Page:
Some of the problems with the material are visible in this trailer:
The current intensification of the war by Israel against Palestinians makes this film timely viewing. The basic story concerns a young Palestinian militant who is forced to become an informant for the Israeli security in the occupied West Bank. The film also follows a triangular relationship amongst the Palestinians. What makes it so effective is the representation of the life of Palestinians under occupation. In particular the film makes good use of the ‘separation walls’ constructed by the Israelis to control the Palestinians. The film was shot predominately in Nablus and Nazareth and locations are often recognisable from newsreel and documentary films.
Omar has been written and directed by Hany Abu-Assad. His earlier Paradise Now (2005) was a critical and festival success. This film is more conventional, especially in the personal drama. But like the earlier film it has a sense of raw reality and an often-powerful mise en scène.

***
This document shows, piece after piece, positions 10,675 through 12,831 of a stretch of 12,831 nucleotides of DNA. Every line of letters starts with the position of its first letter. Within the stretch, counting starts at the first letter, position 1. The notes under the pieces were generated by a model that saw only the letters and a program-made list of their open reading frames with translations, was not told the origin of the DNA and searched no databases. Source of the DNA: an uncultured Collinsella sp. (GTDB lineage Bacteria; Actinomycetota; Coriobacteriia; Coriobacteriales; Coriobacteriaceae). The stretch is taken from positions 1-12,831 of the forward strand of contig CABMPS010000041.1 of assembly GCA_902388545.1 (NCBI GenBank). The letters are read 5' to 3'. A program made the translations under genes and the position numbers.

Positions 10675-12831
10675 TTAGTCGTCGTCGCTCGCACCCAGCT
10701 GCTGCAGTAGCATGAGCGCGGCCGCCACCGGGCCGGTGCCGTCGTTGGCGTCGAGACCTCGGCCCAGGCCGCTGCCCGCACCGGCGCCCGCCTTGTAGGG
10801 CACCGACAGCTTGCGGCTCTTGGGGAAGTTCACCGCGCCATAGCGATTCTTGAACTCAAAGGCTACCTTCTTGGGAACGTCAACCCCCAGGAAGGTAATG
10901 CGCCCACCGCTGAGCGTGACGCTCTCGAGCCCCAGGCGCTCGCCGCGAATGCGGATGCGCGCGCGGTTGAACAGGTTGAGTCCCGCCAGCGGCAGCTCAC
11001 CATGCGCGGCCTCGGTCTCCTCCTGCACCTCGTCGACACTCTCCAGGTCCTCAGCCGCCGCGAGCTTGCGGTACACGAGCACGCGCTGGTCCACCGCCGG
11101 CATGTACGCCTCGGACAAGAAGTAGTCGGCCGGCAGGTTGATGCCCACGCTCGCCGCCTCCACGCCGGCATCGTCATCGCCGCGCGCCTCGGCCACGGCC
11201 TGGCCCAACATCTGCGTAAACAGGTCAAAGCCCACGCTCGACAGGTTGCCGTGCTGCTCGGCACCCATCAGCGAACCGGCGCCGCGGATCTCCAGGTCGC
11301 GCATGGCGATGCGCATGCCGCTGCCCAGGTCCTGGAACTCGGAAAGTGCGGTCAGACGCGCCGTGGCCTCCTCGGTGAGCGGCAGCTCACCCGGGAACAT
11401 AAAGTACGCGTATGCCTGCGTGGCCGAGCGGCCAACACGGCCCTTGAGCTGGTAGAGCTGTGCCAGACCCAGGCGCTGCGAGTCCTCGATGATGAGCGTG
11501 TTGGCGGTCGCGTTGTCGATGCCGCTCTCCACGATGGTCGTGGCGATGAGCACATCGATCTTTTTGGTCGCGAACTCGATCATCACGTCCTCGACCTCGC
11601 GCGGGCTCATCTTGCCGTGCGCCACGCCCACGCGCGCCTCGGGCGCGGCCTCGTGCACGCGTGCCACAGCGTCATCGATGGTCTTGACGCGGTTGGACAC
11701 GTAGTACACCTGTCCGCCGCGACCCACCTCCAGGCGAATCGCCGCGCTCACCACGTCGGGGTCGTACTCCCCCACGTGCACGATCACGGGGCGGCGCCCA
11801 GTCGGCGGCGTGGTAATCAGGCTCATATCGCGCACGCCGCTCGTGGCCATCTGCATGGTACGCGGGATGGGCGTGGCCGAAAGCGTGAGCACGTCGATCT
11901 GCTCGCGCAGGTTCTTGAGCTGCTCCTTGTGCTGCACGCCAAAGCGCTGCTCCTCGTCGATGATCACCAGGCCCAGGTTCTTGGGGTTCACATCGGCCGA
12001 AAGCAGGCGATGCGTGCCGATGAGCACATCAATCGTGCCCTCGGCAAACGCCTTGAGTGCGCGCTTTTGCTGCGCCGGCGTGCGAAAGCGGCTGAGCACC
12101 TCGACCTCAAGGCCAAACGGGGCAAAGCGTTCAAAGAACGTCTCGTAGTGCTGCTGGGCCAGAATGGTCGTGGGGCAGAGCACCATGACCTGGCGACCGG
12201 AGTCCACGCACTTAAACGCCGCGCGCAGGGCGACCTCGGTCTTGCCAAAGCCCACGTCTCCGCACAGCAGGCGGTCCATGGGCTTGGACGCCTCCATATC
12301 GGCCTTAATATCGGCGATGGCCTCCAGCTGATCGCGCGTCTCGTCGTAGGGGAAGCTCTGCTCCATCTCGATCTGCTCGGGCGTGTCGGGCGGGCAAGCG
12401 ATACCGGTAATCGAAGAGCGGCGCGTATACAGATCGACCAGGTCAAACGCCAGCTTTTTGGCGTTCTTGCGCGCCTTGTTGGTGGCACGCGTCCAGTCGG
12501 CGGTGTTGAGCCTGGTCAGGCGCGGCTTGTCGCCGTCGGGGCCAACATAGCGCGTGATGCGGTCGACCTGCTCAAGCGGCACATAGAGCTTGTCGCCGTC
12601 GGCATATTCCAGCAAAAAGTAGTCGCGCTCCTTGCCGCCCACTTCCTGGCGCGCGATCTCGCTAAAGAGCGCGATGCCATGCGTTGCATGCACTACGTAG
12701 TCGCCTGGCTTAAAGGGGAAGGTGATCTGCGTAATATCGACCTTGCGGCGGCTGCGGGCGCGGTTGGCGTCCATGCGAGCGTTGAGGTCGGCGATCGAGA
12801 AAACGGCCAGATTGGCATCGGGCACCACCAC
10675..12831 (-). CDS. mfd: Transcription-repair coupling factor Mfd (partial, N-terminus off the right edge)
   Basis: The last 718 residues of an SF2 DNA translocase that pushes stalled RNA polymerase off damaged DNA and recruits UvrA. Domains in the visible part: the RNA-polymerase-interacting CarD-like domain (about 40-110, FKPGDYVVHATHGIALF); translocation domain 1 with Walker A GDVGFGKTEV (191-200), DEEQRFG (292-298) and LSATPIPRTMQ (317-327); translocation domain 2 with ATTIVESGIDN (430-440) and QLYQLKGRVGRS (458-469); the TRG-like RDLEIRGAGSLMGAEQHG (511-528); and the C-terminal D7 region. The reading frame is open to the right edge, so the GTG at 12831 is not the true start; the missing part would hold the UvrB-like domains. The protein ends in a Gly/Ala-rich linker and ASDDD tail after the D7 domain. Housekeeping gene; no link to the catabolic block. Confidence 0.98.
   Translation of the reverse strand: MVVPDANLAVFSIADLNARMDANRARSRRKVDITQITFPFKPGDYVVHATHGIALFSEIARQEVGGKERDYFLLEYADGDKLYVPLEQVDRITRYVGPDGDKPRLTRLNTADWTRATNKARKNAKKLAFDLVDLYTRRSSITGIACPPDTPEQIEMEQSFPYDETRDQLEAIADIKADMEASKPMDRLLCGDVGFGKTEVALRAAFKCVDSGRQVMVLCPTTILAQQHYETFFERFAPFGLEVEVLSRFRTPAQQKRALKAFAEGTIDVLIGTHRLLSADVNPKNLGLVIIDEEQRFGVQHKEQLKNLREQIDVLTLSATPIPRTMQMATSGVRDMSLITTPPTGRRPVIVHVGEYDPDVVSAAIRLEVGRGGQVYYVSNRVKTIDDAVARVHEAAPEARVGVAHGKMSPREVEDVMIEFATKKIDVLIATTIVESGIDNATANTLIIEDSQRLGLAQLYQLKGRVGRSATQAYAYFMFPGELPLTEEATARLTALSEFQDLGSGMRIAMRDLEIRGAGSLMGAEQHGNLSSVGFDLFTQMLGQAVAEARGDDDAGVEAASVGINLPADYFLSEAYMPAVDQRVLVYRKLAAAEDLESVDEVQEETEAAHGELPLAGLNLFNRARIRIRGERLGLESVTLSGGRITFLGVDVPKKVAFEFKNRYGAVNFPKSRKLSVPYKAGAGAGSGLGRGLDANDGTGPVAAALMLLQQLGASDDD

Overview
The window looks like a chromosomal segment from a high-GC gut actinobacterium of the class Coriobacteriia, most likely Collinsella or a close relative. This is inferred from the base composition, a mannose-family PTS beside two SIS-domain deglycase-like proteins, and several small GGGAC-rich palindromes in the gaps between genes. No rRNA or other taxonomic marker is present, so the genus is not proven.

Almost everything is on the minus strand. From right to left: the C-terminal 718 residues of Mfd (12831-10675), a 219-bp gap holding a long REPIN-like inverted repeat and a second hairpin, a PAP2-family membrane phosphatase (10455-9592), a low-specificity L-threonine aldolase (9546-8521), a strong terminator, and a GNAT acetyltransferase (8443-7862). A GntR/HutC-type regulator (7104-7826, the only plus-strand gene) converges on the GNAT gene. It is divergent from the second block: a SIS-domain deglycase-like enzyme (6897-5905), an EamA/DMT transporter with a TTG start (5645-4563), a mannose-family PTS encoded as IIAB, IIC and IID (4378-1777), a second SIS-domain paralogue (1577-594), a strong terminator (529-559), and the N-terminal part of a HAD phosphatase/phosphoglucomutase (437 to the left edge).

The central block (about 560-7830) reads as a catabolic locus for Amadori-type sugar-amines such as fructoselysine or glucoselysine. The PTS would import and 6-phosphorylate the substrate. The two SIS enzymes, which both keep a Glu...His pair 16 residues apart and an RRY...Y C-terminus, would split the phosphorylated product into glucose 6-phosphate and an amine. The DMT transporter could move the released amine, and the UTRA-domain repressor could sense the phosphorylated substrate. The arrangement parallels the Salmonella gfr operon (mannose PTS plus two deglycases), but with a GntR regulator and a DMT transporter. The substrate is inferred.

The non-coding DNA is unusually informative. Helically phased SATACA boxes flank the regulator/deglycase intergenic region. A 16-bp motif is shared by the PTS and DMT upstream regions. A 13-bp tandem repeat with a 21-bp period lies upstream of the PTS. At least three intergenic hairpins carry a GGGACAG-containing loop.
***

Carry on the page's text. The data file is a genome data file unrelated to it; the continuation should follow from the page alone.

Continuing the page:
Predictably the film has only a limited distribution in the UK and some institutions have had problems with attribution. However it is screening at the Hebden Bridge Picture House on the 29th and 30th of August. Definitely a film to be seen.
This is a documentary film about ‘the catastrophe’ that befell the Palestinian people in 1948. It traces the history of the colonial policies and actions that led to their expulsion from their homeland. It was made by Palestinian filmmaker and journalist Rawan Damen in 2008 and transmitted on the Al Jazeera Arabic network. Now an English-Language version is being transmitted on their English Television network [Freeview 83 in the UK, with other language versions also available]. It runs for 200 minutes and is going out in four parts. Two episodes have already been transmitted but are being repeated.